Perhaps we should just be very careful to avoid the habit of dwelling on our extrinsic motivators. For example, budgeting carefully is important, no doubt. But if we can keep our budgeting confined to the few hours a week or month where we focus on it, and successfully block in from our thoughts at other times, it might avoid the problem where we're perpetually aware of our obligation to make and sell a product.

Jay Anne
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This is strongly the case with me. I work happily when I forget about milestones and paychecks, even though they're there and sometimes the only reason I'm doing it.

I read somewhere that it's possible to flip extrinsic to intrinsic by focusing on how it contributes to your personal identity. Instead of thinking of your goal as needing to meet a deadline so that you aren't fired, think of the situation as your goal to become a dependable person or a fast creator or an effective problem solver, etc

John Byrd
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I believe Mark Twain beat Jesse Schell to that definition by about 120 years. "Work consists of whatever a body is obliged to do. Play consists of whatever a body is not obliged to do."

Ara Shirinian
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Ironically, when I don't 'feel like' doing some enterprise that the more executive part of my brain decides is important for me to do, I will get into 'social contracts' with people, and that seems to motivate me, first extrinsically, but then often intrinsically after I get into a groove about it.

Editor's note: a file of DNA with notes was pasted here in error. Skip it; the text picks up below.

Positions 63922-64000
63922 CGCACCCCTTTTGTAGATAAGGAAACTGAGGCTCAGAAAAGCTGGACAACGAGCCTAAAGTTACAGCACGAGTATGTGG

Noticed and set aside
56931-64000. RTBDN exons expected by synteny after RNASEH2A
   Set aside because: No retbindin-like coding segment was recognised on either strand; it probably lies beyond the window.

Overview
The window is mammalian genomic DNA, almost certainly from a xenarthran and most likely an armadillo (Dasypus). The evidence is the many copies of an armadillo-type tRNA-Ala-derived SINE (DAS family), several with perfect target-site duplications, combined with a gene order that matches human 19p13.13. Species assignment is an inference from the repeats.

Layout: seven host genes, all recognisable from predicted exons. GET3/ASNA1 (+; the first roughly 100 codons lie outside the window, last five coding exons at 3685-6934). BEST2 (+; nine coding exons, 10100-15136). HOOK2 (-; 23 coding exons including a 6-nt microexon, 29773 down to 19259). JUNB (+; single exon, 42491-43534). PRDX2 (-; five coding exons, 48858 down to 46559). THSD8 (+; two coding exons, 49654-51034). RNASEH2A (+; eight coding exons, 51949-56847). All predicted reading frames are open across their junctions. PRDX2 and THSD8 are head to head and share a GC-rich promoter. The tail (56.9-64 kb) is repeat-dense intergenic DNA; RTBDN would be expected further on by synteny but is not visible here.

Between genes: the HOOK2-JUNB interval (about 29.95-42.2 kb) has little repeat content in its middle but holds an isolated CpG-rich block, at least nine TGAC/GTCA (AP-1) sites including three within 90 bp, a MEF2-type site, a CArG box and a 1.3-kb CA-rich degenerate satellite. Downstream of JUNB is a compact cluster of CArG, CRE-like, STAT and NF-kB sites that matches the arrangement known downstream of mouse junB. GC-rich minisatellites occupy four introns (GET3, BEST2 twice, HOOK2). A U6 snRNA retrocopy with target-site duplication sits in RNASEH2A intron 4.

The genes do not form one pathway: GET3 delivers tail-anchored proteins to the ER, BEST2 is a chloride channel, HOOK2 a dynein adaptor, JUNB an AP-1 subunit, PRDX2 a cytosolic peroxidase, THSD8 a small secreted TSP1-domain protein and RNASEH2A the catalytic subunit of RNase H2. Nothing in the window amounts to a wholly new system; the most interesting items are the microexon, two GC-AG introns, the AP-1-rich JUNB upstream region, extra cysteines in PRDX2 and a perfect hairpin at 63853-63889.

In other words, I talk to people about what I want to do or am doing and with enough of this I feel like people are counting on me to accomplish the things I say I will, and I find my chances of success usually relate to how strongly I am socially contracting with others about it.

So I am basically artifically creating obligations, and it works, but maybe there is something bad about this process since it is in a way creating negative stressors instead of it just arising from sheer joy of wanting to do it. On the other hand, since I'm also aware that I'm creating my own obligations (instead of the obligation coming 100% externally), maybe that is enough to extinguish the 'you have to do it only because you are obliged' factor.

Joseph Caddell
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I agree with most of these comments. How I manage is just to pick up a game and play for a while, play my guitar, and practice a little piano. I used to be happy experimenting with new things but now I see it as an obligation to do so, because the industry is constantly changing and I need to compete to get a new job. That makes it less interesting.

I try to think of it, well I want to do this awesome piece for fun but I'm limited in certain areas in my abilities. Like i'm unsure how to make this material or Shader, or I can't get this amount of mood in lighting. That seems to help steer away the obligation and learning new things for pure joy and exploration.

Hadar Silverman
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when I design architecture for fun, i can use sky hooks ( you know, those magical chains that support our buildings from the sky), but when i design buildings for my job, economy comes into play, so my buildings actually have to abide by the laws of physics, politics matter, and time is money. as a hobbyist game developer, i'm not really bound to economy, and thus game development is always pretty fun. when i want to actually commit to an idea and finish a game, it becomes a bit of a chore at times thanks to our old friend economy.

ironically (or coincidentally) enough, i learned the meaning of economy in game development while testing Spiderman 2. i changed night-shift roles from a tester to a database manager and watched this game evolve by reading bugs rather than extensive game-play testing (i loved the mechanics in this game by the way - cheers to you and your team). the database work taught me that behind every mechanic or asset developed for a game, there is a cost implication weighed against that mystic world of 'commercial viability' or 'market expectations'.

once we strip away that layer of reality called economy and expectation, creative freedom has full reign - but it's harder to put food on the table.